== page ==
Chamois cream is an essential armament for the long distance ride. It does work. And there are many brands to choose from. The question you need to ask yourself is what consistency do you want and how do you want it to smell. I started years back with Assos. It’s great stuff and smells fairly neutral. It has the consistency of hard cream and has a tendency to harden when left in the drawer so you might need warm it slightly so that it doesn’t have to be rubbed in too hard. I’m wondering how many of you are reading this with some sort of innuendo now. Anyhow, I also have some Rapha cream as well, it’s a bit gloopier and smells like the flowers at the top of the Ventoux. No, seriously, look that up. That’s the claim they make. It smells quite nice actually, but I’ve never been up the Ventoux. That said, my wife confirms that it smells of geranium and lavender, so if they’re up there then they’ve nailed it. I also have some of their winter embrocation. Same tin design. Best not to confuse the two.

Chapeau’s offering comes in a tube. It’s a different way to approach the issue, easy to get out but, like toothpaste, you may struggle to get the last bit out. They do an original “flavour” and a menthol one. I didn’t test the latter but I’d imagine it might be more tingly as described. Menthol cream to rub on your bits. Cyclists.

Anyway, I’m a big fan of chamois cream and, to be honest, I use it for all sorts of things other than cycling (as I read that back it sounds awful). But it’s good for running (and chafing) for a start.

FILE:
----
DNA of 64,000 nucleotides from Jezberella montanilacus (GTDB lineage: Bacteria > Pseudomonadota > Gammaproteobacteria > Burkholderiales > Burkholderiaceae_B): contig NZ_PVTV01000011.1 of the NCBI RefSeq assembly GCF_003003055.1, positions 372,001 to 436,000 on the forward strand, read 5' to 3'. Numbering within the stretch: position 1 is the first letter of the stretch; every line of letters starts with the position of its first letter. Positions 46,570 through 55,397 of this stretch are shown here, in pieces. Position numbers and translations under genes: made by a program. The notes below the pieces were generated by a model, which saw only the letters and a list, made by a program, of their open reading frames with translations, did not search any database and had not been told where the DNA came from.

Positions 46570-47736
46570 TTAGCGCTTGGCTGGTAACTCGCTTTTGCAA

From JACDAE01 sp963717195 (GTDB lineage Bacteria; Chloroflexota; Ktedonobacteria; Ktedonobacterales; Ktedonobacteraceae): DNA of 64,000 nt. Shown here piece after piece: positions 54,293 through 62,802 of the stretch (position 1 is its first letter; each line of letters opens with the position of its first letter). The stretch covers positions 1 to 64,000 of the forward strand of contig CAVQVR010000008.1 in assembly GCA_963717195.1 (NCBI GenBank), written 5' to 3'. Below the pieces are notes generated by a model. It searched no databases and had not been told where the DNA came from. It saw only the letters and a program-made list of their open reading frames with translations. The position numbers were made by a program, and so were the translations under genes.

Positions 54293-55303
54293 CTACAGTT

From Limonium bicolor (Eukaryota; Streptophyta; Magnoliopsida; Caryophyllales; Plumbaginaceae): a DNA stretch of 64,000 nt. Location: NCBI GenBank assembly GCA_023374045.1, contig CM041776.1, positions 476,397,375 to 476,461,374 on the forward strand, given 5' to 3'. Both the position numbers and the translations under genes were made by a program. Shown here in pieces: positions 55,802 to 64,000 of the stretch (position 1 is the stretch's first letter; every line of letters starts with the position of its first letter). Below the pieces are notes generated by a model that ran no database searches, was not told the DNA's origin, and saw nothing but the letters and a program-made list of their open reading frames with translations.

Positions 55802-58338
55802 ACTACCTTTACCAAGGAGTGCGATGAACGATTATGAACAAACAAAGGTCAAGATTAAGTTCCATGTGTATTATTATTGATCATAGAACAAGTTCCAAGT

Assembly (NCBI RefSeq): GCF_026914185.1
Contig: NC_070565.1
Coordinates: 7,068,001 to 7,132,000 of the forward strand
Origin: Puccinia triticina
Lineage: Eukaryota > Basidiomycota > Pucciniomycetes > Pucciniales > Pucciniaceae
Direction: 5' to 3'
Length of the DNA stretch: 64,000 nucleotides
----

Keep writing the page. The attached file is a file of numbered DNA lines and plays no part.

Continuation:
How does Chapeau’s offering compare? Well, it’s really nice actually. Smells good, doesn’t try to evoke any particular flora, goes on well, then works. It has a really nice consistency to it. I’m not going into detail of whether it’s silkier than the rest, it works. Price wise it’s a little better value than some of its competitors. Whilst the market is not especially crowded it’s fair to say that we’re talking about a few quid difference and variations in the volume of cream provided. The amount provided here marks it out as especially good value in that segment. Tube’s recyclable as well. It’s good stuff.

Chapeau Lightweight Socks (RRP £10)

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There’s not a lot to say, other than, at the moment, they are three for the price of two. So I bought a variety of colours in the urge to be a bit different. These are the “above ankle” version and there is also an ankle length as well. I opted for this one because I do like a longer sock most of the time. Most of the time I end up wearing them for all sorts of other things as well including under my work suit (but only the pink ones on this occasion).

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They’re polyamide and have coolmax in them. I found them a nice and airy sock overall. The sole is padded and they provide a nice snug fit with no slipping around. If you do want to go for a shorter sock then I found that you can fold these down and make them look shorter than they are. Obviously you will need to ensure that your folding skills are a match on both pairs!